Examining emotional responses to written feedback and the role emotions play on second language writing performance




Malec, Alesia

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The influence of affective factors on learning has been studied by researchers in a range of disciplines, including within SLA research, where tests measuring anxiety specific to second language writing have been developed (Cheng, 2004). Recent studies on instructor perceptions show increasing numbers of second language learners (SLL) enrolled in mainstream university courses with instructors providing varying types of feedback to these learners. The current study investigates how the writing anxiety of second language learners in a mainstream context may relate to writing performance and how feedback anxiety resulting from one written assignment may be connected to writing performance on a subsequent assignment. Using modified writing anxiety survey instruments, 16 SLLs enrolled in two mainstream university English composition courses (taught by two instructors) completed two surveys, an informal interview, and an online questionnaire about feedback on two writing assignments prepared for their course; feedback and a grade from one assignment and a grade from a second assignment were also collected. Mainstream instructors were found to balance feedback provided to learners between content and organization feedback and grammatical feedback, similar to findings on feedback practices for second language instructors (Evans et al., 2010). Statistical analyses between survey results and grades revealed negative (non-statistically significant) correlations between anxiety scores (from surveys) and grades. Participants expressed 16 different emotions in response to feedback through qualitative data collection methods (open-ended survey questions, interviews, and online questionnaire); hope, acceptance, and anxiety were the three most commonly emotions reported. The number and complexity of emotional responses reported indicate that anxiety is only one of numerous responses to feedback and research on the effects of affective factors on learning may benefit from investigations of other emotions, including pleasant or positive emotions. Two data collection methods converged in reporting that nearly all participants made use of feedback through one or more forms of follow up action. Continued research into the complex emotions inspired by writing feedback may provide a deeper understanding of how SLLs may moderate their own emotional responses and provide instructors insight into additional factors that may affect learners’ writing performance.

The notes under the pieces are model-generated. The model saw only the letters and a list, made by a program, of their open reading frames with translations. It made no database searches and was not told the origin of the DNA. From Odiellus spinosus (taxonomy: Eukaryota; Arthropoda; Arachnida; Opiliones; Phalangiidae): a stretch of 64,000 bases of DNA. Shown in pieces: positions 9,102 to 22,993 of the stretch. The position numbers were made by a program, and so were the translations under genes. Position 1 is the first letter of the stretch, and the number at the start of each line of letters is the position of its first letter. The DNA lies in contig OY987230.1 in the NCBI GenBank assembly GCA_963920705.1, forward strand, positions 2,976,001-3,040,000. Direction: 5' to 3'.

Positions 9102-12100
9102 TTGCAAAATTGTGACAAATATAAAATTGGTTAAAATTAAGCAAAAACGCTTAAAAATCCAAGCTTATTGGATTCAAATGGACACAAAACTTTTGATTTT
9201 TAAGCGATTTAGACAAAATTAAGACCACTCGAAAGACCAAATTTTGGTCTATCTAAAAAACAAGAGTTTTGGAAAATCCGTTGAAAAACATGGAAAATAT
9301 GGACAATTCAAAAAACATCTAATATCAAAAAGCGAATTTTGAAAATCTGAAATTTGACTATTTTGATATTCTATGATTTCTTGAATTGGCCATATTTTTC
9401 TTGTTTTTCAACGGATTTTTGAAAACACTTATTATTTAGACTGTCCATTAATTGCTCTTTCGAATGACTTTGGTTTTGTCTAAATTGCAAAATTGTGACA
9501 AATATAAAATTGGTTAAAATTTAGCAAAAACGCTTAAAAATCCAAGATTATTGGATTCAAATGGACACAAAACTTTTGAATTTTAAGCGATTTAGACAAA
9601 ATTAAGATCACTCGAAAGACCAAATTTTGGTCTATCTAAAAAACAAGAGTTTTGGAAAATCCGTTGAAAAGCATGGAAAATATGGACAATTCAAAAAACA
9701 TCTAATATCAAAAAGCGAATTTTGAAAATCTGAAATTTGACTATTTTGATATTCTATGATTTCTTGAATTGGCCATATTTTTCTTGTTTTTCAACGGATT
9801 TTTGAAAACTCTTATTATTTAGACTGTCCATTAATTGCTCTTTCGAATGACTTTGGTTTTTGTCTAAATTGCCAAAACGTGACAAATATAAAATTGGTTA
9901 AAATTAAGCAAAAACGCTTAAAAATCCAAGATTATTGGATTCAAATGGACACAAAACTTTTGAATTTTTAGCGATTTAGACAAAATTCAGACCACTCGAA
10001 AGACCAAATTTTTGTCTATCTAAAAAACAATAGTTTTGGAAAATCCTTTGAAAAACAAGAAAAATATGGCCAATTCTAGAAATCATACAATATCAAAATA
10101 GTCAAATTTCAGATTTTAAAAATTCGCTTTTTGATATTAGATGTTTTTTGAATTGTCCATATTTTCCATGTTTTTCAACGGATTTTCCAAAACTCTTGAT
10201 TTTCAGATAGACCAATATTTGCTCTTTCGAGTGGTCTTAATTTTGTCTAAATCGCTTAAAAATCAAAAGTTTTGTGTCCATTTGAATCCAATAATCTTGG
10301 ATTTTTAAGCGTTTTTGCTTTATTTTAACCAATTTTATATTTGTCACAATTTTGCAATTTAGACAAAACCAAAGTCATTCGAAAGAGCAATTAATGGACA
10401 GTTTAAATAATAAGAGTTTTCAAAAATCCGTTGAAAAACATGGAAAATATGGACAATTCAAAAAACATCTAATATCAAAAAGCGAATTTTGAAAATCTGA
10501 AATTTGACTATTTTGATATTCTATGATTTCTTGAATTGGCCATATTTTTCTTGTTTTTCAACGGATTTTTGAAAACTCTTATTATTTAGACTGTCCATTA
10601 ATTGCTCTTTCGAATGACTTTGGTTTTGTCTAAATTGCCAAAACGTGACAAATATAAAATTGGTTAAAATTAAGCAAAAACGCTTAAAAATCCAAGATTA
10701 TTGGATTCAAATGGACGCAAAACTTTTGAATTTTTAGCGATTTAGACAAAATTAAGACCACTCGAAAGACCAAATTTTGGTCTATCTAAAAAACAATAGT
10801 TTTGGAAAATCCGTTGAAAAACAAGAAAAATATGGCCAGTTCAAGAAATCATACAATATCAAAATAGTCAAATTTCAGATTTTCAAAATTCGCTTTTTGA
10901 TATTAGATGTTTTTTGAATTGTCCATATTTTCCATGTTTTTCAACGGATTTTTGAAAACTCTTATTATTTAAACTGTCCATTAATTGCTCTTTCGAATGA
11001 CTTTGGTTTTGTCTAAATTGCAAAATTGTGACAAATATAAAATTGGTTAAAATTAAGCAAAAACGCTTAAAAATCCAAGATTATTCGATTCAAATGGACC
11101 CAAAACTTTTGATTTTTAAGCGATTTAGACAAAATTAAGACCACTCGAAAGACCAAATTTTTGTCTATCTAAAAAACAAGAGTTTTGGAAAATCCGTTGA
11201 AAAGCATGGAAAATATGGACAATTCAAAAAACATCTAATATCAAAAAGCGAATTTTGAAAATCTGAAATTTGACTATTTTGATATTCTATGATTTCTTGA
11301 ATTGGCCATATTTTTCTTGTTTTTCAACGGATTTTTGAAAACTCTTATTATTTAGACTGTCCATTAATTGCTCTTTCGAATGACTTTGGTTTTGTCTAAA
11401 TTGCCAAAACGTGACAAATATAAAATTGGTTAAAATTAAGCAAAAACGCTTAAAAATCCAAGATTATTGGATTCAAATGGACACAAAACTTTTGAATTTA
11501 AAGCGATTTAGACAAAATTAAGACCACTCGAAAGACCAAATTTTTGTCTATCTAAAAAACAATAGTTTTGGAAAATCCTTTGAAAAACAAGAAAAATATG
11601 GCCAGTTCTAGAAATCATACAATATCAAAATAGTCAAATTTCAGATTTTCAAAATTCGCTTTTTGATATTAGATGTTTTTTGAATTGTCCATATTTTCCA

academic emotions, second language acquisition, second language writing, written corrective feedback, anxiety, feedback, second language anxiety, SLA, WCF, feedback perceptions